(Originally posted May 20, 2013)
One reason I compete is because I am a total slacker when it comes to practicing. I can easily come up with excuses not to train: I’m reading a good book that I can’t put down, I’m cooking dinner for my hubby, or feeling like, “I’m so bad at it, I shouldn’t waste the teachers’ time.” So, I figure signing up for competitions forces me to put all that aside and just get to work, doing my best and being okay with whatever that looks like.
I just found out that in competition the form I’m working on is only supposed to take 45 seconds to perform. My teacher timed me, and I did it in about a minute. Doing it that quickly with that kind of pressure makes all of my movements, especially the punches and kicks, more powerful and I think, more realistic. I move more like I am punching and kicking “someone,” not just thin air.
I recently read this quote by Ira Glass on Buzzfeed: “…do a lot of work. Put yourself on a deadline so that every week you will finish one story. It is only by going through a volume of work that you will close that gap and your work will be as good as your ambitions. It’s gonna take awhile. It’s normal to take awhile. You’ve just gotta fight your way through.”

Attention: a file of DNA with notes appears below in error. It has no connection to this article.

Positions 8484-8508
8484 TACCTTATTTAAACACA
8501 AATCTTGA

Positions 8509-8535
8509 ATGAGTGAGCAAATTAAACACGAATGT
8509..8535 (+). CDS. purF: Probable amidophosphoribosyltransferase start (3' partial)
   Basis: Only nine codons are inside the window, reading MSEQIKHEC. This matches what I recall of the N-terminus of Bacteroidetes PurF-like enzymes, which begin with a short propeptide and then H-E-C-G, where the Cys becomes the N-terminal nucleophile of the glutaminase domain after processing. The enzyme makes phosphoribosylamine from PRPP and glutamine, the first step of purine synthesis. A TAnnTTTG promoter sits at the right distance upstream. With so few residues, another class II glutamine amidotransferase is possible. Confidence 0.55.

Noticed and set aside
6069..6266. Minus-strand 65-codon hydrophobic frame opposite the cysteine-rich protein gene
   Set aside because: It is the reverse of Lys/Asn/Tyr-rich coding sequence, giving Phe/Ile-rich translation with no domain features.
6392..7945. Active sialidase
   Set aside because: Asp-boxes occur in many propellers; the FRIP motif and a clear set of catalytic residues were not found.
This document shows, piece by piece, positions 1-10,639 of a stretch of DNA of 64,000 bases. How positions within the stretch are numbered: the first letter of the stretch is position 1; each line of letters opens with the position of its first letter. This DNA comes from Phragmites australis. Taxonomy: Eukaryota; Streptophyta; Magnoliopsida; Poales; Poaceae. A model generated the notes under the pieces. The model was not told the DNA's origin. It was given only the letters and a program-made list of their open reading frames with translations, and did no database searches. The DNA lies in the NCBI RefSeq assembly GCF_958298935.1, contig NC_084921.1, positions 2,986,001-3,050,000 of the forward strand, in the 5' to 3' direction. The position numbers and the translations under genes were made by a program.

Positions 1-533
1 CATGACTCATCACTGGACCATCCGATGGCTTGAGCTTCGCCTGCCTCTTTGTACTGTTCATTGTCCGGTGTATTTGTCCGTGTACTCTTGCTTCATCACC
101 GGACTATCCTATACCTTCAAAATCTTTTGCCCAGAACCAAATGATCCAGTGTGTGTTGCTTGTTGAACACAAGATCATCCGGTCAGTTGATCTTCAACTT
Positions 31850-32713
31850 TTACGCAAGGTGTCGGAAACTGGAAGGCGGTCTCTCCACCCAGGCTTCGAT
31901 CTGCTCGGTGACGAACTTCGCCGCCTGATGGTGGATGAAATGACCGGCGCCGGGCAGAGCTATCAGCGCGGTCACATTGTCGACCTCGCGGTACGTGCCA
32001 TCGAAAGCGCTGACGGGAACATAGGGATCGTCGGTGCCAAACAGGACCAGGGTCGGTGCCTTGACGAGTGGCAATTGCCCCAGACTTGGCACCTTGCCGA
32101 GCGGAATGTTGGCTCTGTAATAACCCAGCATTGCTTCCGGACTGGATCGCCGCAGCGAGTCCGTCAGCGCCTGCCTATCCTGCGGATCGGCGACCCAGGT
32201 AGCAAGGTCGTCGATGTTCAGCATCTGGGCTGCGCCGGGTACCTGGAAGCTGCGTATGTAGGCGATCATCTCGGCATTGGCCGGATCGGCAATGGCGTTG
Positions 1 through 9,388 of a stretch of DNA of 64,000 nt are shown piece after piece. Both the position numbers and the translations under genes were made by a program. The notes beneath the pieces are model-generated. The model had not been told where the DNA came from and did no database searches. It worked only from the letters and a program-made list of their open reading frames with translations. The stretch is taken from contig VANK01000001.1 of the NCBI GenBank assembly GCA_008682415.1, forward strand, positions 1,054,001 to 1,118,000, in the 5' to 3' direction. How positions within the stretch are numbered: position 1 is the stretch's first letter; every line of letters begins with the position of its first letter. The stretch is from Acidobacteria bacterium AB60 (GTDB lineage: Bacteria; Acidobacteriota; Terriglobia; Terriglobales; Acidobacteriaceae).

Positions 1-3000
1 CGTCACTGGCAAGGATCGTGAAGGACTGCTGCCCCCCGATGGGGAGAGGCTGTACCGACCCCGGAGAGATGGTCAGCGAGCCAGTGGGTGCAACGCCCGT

I think that’s what I’ve already been doing with Wushu, and now I need to do that with the rest of my life.
I’m writing a short story, and I was thinking, “Well, I can use it as just an exercise, just practice for the ‘real writing’ I’ll do some day when I’m a good writer.” Then I realized that in order to get better at writing, I have to make it count. I’m not planning on publishing a novel yet, but I think I could work on this short story enough to submit it for publication in a literary journal or something. It doesn’t have to be an insurmountable goal to start, just something that’s real and tangible. “Risk nothing, get nothing,” right?
I think to really excel at anything, you have take risks and be ambitious, more than you think you deserve to be. I love this quote from Marianne Williamson: “Our deepest fear is not that we are inadequate. Our deepest fear is that we are powerful beyond measure. It is our light, not our darkness that most frightens us. We ask ourselves, ‘Who am I to be brilliant, gorgeous, talented, fabulous?’ Actually, who are you not to be?”
I’m going to continue competing in Wushu, I’m going to keep bringing drafts of my short story to my writers’ group meetings each week, and I’m going to keep posting to my blog once per week. Please post in the comments something you can do in your life to make a practice more real, more risky and more rewarding.